In the first act of Man of Steel, the actors wear the elaborate costumes of a Greek tragedy and enact a plot from a Shakespearean one. There is a military uprising, talk of treason, a blasphemous act and a Brutal slaying. (yes, there is a reason the ‘B’ is in caps). The actors delivering the stoic lines are certainly well chosen for it – Russell Crowe appears very stately as Jor-El and Israeli actress Ayelet Zurer (who had quite a good role in the 2008 thriller Vantage Point) who plays his wife Lara lives through the loss of child, husband and world with an impressive degree of forbearance. The actors who play the misguided Krypton council have been cast for their strong facial bone structure. And of course, there is the star of the show – Michael Shannon, playing General Zod, manages to impress as a villain in spite of his strong American accent (all the best villains usually have British or European accents, don’t they?). First of all, kudos to screenwriter David Goyer and producer Chris Nolan for having the smarts to take one of the most iconic villainous roles in the DC movie universe and insert it into the retelling of the origin story (I could not have put up with another helping of a cinematic Lex Luthor, after Gene Hackman and Kevin Spacey). Second, kudos to whoever picked Oscar-nominated character actor Michael Shannon to play Zod; I had never imagined that anyone could top Terrence Stamp’s performance in Superman II (1980). But Shannon is the real deal. The man has played some disturbing characters in the past 4 years including his breakout performance in Revolutionary Road in 2008. Michael Shannon brings a level of physicality and menace to the character of Zod that is truly frightening, all the more so because unlike Gen. Zod from Superman II who was just a megalomaniac, this Zod actually believes he is the true Son of Krypton and Superman is the traitor to the cause.
And ultimately, this movie is about each man (oh that’s right, they’re aliens) having to decide where his moral center lies.
But before we get to that point, there’s a whole lot of story to cover.
We get to see a beautifully visualized Krypton (with an interesting insectoid design sensibility), falling to its inevitable apocalypse while the spacecraft carrying Kal-El wormholes its way towards Earth. We then cut to the present day where a grown-up Clark Kent playing a strong/ silent worker on a fishing trawler finds himself part of a spectacular set-piece where he puts some of his powers into play.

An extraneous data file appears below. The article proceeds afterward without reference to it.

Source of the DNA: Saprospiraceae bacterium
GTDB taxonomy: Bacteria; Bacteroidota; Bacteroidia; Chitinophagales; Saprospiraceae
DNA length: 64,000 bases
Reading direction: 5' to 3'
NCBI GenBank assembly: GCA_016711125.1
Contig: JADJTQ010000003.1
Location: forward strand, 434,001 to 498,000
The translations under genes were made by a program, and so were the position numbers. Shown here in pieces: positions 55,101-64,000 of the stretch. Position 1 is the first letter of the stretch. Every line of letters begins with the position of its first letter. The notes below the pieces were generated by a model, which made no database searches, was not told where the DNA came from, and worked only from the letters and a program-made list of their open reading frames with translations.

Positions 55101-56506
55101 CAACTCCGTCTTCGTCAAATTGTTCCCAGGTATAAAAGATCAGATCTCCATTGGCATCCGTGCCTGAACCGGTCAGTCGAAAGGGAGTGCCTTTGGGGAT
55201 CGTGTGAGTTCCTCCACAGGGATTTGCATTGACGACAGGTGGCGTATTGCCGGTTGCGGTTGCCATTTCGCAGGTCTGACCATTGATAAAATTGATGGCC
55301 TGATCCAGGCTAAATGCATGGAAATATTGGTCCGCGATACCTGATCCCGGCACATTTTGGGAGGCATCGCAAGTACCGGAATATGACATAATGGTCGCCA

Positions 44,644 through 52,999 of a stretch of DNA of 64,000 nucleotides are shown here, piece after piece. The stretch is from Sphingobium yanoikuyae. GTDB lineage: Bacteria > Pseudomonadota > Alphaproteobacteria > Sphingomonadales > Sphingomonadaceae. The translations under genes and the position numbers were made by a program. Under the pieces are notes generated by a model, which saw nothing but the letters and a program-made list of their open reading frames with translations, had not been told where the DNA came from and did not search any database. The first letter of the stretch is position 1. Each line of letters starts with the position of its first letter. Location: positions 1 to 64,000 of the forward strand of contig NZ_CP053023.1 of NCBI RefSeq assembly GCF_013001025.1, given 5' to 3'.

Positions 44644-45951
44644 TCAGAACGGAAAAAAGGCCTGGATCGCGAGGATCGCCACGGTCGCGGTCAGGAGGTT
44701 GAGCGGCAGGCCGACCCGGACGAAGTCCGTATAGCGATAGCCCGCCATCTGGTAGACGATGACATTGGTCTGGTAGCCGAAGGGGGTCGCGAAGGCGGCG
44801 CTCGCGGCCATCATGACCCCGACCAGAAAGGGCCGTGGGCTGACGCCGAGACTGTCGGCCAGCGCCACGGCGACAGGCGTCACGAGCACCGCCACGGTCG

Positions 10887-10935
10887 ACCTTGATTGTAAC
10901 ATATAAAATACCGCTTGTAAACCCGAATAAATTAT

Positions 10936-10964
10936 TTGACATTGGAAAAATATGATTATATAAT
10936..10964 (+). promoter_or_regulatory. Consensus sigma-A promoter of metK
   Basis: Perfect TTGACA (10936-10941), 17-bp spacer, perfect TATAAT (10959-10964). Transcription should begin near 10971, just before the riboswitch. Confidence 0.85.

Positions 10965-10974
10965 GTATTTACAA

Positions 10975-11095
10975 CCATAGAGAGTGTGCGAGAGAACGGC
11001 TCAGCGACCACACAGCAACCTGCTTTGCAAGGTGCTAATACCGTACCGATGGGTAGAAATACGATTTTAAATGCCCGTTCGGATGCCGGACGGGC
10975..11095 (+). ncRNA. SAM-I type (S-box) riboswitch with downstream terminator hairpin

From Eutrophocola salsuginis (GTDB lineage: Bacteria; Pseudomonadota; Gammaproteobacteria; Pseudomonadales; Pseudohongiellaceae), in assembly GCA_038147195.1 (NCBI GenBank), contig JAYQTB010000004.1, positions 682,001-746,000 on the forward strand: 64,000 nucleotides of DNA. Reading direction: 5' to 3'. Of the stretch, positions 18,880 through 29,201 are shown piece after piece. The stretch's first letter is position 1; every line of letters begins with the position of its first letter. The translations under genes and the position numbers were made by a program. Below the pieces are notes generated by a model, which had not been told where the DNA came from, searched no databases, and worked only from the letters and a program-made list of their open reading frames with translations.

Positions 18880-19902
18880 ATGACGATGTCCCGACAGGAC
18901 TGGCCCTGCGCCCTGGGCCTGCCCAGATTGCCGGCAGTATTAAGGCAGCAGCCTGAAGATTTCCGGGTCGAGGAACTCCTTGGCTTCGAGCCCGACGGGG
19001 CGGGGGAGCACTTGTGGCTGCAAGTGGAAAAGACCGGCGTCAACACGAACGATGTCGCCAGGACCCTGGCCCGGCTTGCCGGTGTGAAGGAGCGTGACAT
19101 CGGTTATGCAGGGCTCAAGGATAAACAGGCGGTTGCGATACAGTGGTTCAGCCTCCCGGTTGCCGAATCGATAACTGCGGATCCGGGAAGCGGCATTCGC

Director Zack Snyder plays liberally with flashbacks and that’s where we are introduced to Diane Lane and Kevin Costner as Martha and Jonathan Kent respectively. I am a fan of both actors and very much enjoyed their grounded interpretation of these important roles. Costner has relatively little to play with, but there is a very memorable and poignant moment at the end of the tornado scene that will stay flash-frozen in my memory. Some of Clark Kent’s most ‘human’ moments came – not surprisingly – with his mother Martha Kent and these moments interspersed across the runtime of the film give it some much-needed breathing space. I think Russell Crowe, inclusive of his post-corporeal existence, eventually gets more screen time than Kevin Costner, but I don’t think there was really much chemistry in those scenes with his son (and why should there be, you may ask, when the son is talking to an image, projected by an Artificial Intelligence filtered through the consciousness of the father he never knew!).
Amy Adams is a pleasant surprise as Lois Lane. Margot Kidder was absolutely irritating in the Christopher Reeve films and Kate Bosworth didn’t even register in Superman Returns (2006). I was worried that Amy Adams would go the Margot Kidder way, as she eminently is capable of playing irritating and neurotic characters. But she was surprisingly ‘normal’ and sensible in this movie and I’m not sure if the credit for that goes to director Snyder or screenwriter David Goyer (neither of whom I would credit that degree of sensitivity) or to Amy Adams herself.
And so of course, we get to the 2nd half of the movie which features some seriously impressive action on a scale that we have perhaps never seen in a superhero movie – and by that, I include even Marvel’s The Avengers from last year. At some point, I found myself wondering how Superman could really claim to be protecting the Earth when he was partly responsible for all that destruction. Because of the almost total absence of humor, this will never be as beloved a superhero film as the Iron Man films or The Avengers. But, it is certainly an entertaining and suitably contemporary reincarnation of one of the most often-told stories in comic book lore. It won’t take long before Warner Bros. greenlights the sequel and while Henry Cavill will never be the equal of Christopher Reeve in this role, I think he will grow into it quite well if given the chance over the course of a sequel or three.